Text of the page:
Friday, July 1, 2011

Caretaking search ruling

Here's an interesting write up on a recent ruling regarding the warrantless search of cell phones.

Re: People v. Schutter, Supreme Court of Colorado, 2011
From's Chuck Washburn:

One of the exceptions to the search warrant requirement is commonly called the “community caretaking” search. This search, as the name implies, is not conducted to collect evidence of a crime, but rather to assist members of the community. For example, an officer can search a lost purse to discover the name of the owner so that the purse can be returned. Of course, if evidence of a crime is discovered during a typical “community caretaking” type search, the evidence is normally admissible in court.

On March 28, 2011, the Supreme Court of Colorado decided the People v. Schutter which illustrates the first requirement of a “community caretaking” search of a cellular phone, particularly that the cell phone actually be lost, mislaid or abandoned. In Schutter, the defendant accidentally locked his iPhone in the restroom at a convenience store. Schutter asked the clerk for assistance retrieving his phone, and the clerk told him that he was currently too busy. The clerk told Schutter that he would have to come back later. Schutter then left the convenience store and did not return for over an hour. Meanwhile, the clerk retrieved the cell phone and gave it to a police officer that came into the store. The officer looked at the text messages in order to try and determine the owner. The officer also answered several phone calls made to the phone and also called the dispatch center with the phone in order to obtain the caller ID information on the phone. During this initial “community caretaking” warrantless search of the phone, the officer discovered information that provided probable cause that evidence of illegal drug sales would be contained on the phone. Later that evening, Schutter came to the police station to pick up his phone. The police would not release the phone. Instead, an officer obtained a search warrant for the phone and discovered information that provided probable cause to support a search warrant of Shutter’s residence. A search warrant was obtained for Schutter’s residence and during the search, the evidence to charge Schutter with various felony drug offenses was located. Schutter was arrested.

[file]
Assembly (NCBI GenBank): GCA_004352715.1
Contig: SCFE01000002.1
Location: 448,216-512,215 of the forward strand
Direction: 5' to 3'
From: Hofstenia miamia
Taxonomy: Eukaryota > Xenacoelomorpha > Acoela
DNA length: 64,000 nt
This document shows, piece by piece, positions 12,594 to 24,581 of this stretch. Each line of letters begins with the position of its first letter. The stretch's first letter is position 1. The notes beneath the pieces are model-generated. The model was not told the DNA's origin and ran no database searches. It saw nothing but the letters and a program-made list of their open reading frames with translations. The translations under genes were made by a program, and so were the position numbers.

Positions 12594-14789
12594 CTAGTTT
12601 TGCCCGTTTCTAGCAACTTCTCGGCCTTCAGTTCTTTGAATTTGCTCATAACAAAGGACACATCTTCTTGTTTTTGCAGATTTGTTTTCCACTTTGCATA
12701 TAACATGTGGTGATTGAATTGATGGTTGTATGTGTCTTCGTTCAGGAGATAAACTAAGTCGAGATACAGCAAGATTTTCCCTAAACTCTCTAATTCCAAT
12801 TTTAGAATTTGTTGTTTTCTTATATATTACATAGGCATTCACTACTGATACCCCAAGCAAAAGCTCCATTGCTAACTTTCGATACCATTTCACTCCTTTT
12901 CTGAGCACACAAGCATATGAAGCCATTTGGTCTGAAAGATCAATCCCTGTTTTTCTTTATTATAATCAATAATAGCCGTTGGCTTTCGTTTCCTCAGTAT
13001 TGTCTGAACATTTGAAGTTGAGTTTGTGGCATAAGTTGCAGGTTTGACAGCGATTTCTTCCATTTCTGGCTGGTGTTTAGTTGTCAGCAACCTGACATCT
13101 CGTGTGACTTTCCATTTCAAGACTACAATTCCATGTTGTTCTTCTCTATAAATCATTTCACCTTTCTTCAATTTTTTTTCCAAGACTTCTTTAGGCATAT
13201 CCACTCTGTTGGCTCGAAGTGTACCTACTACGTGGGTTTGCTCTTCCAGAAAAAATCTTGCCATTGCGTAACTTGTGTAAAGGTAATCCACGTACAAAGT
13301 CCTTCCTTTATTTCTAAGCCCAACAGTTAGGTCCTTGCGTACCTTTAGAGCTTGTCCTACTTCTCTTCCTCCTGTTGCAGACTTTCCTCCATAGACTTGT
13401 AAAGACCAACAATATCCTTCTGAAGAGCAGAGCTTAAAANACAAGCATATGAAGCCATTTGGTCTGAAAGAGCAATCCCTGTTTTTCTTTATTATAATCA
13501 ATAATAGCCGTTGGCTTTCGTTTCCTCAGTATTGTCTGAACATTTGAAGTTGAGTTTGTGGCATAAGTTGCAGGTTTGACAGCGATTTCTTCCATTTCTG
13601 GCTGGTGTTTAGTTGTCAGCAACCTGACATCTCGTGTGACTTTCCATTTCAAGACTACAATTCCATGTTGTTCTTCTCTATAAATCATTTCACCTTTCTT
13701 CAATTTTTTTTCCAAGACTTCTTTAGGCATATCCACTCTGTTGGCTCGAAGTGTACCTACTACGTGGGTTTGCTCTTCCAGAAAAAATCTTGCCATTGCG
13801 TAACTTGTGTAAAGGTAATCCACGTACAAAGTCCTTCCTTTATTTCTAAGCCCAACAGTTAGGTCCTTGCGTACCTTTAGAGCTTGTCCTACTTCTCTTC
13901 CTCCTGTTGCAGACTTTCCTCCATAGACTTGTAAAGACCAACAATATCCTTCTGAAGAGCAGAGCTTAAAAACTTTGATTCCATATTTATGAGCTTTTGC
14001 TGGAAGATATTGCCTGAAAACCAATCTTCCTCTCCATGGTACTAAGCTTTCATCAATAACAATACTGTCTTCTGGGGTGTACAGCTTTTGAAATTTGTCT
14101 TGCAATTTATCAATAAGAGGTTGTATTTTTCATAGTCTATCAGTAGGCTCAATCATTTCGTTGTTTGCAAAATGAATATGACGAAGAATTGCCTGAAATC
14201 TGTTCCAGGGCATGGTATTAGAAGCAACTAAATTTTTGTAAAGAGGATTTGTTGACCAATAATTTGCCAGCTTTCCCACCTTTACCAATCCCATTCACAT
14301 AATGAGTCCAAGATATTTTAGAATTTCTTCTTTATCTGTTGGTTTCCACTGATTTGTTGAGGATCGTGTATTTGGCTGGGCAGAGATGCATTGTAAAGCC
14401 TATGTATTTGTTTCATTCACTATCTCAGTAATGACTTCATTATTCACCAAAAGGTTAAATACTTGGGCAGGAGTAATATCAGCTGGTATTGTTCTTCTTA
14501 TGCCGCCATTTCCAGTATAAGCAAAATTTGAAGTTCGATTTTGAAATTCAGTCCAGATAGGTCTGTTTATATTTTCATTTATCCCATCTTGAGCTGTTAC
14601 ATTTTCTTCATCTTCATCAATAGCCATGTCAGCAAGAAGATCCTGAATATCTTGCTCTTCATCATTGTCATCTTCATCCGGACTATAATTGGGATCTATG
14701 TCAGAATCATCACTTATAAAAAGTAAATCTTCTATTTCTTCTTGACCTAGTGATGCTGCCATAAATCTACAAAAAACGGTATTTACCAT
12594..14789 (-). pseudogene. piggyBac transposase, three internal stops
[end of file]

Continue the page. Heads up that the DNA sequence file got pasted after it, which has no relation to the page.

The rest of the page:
Schutter then filed a motion to suppress and argued that the initial warrantless search of his iPhone was unreasonable under the Fourth Amendment. The district court granted the motion to suppress and the government appealed.

The government argued that “an otherwise reasonable expectation of privacy in personal property is diminished when that property is lost or mislaid because it is only reasonable to expect that an officer coming into possession of the property will examine it to learn how it can be returned to its owner.” In support of their argument the government cites numerous cases where these “community caretaking” types of searches have been upheld in other jurisdictions. For example, the court noted

A handful of courts from other jurisdictions have apparently assumed, for widely-differing purposes and according to widely-differing theories, that officers would be justified in conducting at least some limited inspection of lost property to discover the owner's identity.

However, the Supreme Court of Colorado stated that they will not be able to decide the parameters of the “community caretaking” search with this case. Instead, they identified the issue as whether Schutter had in fact “abandoned, lost, or mislaid” his cell phone such that the police would have any valid reason to attempt to ascertain the owner.

The court noted that the following facts were relevant to the issue above. First, the officer that took the phone knew (1) that Schutter inadvertently left it in the store's locked restroom and knew precisely where it was; (2) that his immediate demand for its return had been refused by the store clerk, who had been too busy to access the restroom; (3) that he left the area only when he was told by the clerk that he would have to come back later to retrieve his phone; and (4) that it was approximately 4:20a.m., and Schutter had only been gone for about an hour. Based on these facts, the court then held

Under the undisputed facts of this case, the defendant's iPhone was neither abandoned, lost, nor mislaid such that the Aspen police would have had any cause to identify the owner to return it.

Thus, the Supreme Court of Colorado upheld the motion to suppress."

Click here for the printable version of this article.


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